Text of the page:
My car’s air conditioning went out and it’s ten years old anyway, so I thought maybe it was time to get a new car. While the idea sounds exciting, the notion of haggling with a car salesman is a little intimidating. [singlepic id=202 w=320 h=240 float=right]Still, I bit the bullet and headed over to the Toyota dealer in West L.A.
I wasn’t even fully out of the car yet when a salesman made a bee-line for me. He had a big smile and said, “Welcome. My name is Gabriel and I’m here to take care of you.” You might think such a come-on would be repulsive but the thing is, Gabriel was so sincere about it, so authentic, that it actually put me at ease. This guy was an absolute professional at talking to strangers.
I told him I was just looking, doing R&D for models. That was super fine with him. “Let me show you around. I can give you the lay of the land, then you go home and think about it. No pressure here. I just want to help you make this difficult decision. And sometimes that might mean recommending you to another dealership.”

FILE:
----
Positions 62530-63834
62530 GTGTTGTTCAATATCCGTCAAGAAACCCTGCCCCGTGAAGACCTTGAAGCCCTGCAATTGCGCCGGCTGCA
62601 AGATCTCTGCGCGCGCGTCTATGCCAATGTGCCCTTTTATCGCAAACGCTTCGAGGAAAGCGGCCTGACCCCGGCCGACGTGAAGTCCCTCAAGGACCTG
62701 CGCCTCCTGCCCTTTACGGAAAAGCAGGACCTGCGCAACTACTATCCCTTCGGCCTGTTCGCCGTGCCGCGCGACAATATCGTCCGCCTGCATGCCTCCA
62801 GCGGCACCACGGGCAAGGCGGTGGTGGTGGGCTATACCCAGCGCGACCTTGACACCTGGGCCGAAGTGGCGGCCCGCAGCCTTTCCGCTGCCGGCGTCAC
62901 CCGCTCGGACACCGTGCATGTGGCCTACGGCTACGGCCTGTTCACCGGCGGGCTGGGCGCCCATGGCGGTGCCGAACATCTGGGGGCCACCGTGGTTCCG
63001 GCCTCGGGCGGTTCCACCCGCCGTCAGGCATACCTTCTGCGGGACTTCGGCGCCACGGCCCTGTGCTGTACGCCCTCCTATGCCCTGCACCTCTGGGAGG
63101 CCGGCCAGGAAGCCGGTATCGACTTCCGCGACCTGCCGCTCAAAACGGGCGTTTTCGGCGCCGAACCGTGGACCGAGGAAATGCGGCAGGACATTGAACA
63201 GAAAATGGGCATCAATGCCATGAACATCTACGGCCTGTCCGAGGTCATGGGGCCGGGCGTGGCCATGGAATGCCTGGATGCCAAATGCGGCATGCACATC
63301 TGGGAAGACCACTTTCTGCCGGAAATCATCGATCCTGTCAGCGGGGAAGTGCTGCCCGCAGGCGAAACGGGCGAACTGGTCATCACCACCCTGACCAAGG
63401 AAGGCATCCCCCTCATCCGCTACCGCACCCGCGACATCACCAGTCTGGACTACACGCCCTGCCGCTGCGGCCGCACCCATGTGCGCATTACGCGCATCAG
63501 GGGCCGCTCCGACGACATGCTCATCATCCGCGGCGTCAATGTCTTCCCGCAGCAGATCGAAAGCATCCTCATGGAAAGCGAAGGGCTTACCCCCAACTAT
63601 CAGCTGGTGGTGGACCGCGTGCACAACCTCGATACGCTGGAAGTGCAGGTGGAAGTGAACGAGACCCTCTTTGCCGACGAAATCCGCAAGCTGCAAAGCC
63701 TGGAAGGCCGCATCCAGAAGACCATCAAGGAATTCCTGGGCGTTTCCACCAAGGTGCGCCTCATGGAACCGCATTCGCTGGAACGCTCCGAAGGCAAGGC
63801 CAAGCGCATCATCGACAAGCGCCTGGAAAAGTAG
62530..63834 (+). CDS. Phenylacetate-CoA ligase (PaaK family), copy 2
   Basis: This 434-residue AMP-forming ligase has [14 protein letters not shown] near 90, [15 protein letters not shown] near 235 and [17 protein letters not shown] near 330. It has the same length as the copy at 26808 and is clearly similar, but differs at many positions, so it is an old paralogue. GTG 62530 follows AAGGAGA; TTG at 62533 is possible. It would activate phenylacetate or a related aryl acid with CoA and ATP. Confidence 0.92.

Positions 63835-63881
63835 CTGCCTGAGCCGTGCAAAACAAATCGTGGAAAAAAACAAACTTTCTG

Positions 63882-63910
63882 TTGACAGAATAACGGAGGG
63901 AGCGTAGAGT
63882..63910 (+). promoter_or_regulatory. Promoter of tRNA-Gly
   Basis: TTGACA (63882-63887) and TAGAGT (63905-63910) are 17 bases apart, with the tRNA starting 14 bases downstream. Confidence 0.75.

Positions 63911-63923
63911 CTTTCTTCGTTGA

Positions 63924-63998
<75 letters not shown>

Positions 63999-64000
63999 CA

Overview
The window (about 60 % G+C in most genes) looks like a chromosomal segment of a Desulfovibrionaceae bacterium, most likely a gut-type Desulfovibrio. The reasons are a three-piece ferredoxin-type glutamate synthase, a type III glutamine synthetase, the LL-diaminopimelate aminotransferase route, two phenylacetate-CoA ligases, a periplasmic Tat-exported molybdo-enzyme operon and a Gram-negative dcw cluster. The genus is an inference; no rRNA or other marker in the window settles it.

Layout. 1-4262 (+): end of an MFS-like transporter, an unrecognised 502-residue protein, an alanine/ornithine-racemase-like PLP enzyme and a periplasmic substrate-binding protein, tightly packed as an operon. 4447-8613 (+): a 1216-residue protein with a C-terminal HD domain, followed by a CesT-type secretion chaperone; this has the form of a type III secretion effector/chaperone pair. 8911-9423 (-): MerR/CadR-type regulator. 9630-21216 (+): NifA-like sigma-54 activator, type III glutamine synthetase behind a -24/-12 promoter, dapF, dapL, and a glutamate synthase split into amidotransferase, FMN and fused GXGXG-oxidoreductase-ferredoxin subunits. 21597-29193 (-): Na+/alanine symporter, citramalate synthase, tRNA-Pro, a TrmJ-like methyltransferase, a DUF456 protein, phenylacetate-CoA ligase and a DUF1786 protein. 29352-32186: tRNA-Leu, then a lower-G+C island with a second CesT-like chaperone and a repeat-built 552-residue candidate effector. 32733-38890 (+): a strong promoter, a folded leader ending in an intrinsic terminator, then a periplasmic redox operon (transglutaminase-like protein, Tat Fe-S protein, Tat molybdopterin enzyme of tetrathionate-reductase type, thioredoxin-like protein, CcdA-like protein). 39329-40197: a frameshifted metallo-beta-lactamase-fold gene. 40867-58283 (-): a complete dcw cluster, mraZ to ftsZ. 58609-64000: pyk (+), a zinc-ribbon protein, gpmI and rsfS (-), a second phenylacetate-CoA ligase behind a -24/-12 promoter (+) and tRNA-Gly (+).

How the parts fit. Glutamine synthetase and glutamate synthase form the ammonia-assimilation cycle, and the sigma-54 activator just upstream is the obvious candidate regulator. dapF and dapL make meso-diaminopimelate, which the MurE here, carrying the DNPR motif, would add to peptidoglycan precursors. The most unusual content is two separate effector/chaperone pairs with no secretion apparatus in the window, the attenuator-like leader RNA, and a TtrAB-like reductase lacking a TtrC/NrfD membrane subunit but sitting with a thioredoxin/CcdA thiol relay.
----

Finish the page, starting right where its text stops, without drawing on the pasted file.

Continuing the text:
I was highly doubtful about that. But still, he asked a bunch of questions, narrowed down the field, and let me test drive a new Prius. (Don’t come down on me if I get a Prius. I know. I hate people who drive Priuses. I don’t want to be a person who drives a Prius. But still, it does get great gas mileage and it’s a lot cheaper than a BMW.)
So on the test drive, I said, “Gabriel, let me ask you something, not about the car, just a general question.”
“How did you get so good at being a salesman? How do you make people like you so quickly so they let their guard down?”
He looked at me for a moment, like he was trying to decide if he should reveal a trade secret. Then he just said, “Everybody is different. That’s what’s fun about life. I like to learn what each customer’s situation is because it’s never the same story twice.”
I thought about it and realized that it might be the most profound thing someone has said to me in a while.